Cleveland College of Art & Design Leads Way In Bridging Future Employer Skills Gaps
A specialist art and design college is driving forward the creative skills agenda to boost the industry and ensure growth by addressing future skills gaps for employers.
Cleveland College of Art & Design (CCAD) is collaborating with Creative Industries Federation (CIF) - the national membership organisation for the arts, cultural education and creative industries - to hold an event on 16th February which will debate the future success of the creative skills industry.
The Future Creative Skills event, which is being held at CCAD’s university-level campus in Hartlepool from 5.30pm, features two leading industry guest speakers – Eliza Easton, policy and research manager for CIF and Stuart Birkett, managing director of newspaper group ncjMedia. Stuart will be leading the debate from a regional perspective while Eliza will focus on the national outlook, driving the links between industry and education and the need to create an industry-wide strategy.
The creative skills industry is currently thriving in the UK, growing by 8.9 percent in 2014, almost double the UK economy as a whole. The figures, released by the Department for Culture, Media and Sport, show that the sector generates nearly £9.6 million per hour and has contributed £84.1bn to the economy, a rise of £7bn on the previous year.
To develop and build on the success and further meet the needs of employers, Pat Chapman, Head of Employability and Enterprise at CCAD, is hosting the free event which will hear the issues from the perspective of the education sector and the creative industry.
Pat, a member of the Higher Education Working Group with CIF, said: “The creative industry sector is the UK’s flagship industry – as a nation we are world famous for our designers, artists and film makers. This is reflected in the scale and growth of the sector in recent decades, which employs 2.2 million people. It is also the fastest growing in the UK but to keep this going and meet the skills gaps of the future we need a strategy.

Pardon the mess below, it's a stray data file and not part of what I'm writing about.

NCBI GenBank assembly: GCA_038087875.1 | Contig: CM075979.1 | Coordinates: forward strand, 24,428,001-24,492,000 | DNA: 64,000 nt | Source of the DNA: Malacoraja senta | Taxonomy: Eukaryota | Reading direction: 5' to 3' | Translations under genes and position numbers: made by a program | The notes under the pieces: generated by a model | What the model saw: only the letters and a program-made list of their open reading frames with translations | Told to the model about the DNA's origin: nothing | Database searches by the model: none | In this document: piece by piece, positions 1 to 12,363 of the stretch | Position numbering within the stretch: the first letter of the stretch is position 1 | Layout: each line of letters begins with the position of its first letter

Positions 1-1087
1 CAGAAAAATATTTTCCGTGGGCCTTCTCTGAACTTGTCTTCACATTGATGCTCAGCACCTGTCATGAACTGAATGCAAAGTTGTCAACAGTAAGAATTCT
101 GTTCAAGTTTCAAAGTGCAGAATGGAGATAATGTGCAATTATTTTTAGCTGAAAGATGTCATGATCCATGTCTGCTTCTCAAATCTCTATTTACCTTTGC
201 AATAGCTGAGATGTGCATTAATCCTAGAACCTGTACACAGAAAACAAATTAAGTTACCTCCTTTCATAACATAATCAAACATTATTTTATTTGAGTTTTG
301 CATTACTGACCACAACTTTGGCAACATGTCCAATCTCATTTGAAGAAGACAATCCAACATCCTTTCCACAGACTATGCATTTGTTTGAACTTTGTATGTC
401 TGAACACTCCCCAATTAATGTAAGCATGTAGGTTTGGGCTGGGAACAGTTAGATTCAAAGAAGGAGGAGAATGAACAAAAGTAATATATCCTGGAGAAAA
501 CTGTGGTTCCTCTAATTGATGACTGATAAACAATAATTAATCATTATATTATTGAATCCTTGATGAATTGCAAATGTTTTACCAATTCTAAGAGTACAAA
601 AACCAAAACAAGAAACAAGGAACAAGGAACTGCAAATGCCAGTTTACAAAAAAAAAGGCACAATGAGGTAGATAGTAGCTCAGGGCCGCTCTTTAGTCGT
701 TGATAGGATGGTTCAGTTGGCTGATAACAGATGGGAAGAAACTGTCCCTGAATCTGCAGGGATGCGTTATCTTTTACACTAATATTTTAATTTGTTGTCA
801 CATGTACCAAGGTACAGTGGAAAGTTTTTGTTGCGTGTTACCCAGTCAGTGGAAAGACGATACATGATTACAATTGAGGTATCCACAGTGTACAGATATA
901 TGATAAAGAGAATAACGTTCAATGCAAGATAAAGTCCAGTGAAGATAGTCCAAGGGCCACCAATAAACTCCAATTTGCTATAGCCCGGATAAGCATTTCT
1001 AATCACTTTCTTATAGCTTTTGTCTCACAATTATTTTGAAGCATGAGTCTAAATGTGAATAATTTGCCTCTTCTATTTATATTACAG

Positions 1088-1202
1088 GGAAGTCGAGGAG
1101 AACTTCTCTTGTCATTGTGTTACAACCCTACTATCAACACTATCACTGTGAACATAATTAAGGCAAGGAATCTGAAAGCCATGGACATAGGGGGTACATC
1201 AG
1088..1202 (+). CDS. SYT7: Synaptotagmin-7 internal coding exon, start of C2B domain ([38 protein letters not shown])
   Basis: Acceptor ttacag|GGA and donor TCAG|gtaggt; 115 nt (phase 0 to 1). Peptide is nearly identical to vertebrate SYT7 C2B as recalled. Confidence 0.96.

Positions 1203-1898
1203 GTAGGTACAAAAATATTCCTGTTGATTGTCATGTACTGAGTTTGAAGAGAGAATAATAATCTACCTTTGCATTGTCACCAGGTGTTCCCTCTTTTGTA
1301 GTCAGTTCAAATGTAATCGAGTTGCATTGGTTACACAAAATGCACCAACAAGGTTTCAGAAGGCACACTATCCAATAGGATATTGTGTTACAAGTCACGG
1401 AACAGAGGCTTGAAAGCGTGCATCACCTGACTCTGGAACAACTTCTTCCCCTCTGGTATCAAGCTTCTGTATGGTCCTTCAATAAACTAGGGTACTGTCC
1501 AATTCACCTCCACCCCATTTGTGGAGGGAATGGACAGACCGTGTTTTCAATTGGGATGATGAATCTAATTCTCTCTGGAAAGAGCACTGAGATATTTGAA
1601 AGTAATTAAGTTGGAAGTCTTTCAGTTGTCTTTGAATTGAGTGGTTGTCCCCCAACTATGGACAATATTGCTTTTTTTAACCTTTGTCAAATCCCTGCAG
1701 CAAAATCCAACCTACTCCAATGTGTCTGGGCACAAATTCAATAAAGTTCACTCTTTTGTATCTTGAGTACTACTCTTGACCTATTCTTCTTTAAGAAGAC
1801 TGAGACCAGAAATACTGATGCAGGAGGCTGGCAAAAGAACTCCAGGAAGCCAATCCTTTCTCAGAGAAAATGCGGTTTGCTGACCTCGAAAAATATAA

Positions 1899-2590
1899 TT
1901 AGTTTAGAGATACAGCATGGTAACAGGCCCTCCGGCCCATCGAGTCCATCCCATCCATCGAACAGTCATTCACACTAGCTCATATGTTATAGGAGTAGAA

“By 2022 the sector will need 1.2m new workers and it is an industry that depends on its graduate skills, where almost 60 percent of jobs in the sector are at least graduate level (compared to 32 percent in the wider economy). By 2022 it will need 900,000 graduates to keep pace with demand, but what skills and education and training will be needed in 2022 and beyond?
“To get people thinking about this, we are hosting the Future Creative Skills event for people from the industry across the north east, both public and private sector, to network and talk. It will be an open debate and we welcome people from the creative sector or who use creatives to come along. Too often, there is a perception that education provision is provider-led, so by taking a lead on this challenge, we want to invite everyone with an interest to take the opportunity to contribute to this open consultation.
“The event is an opportunity for people to hear what Stuart and Eliza think about the future of the sector and to make your voice heard. Places are limited and there is strong demand for the event so I encourage people to book in advance.”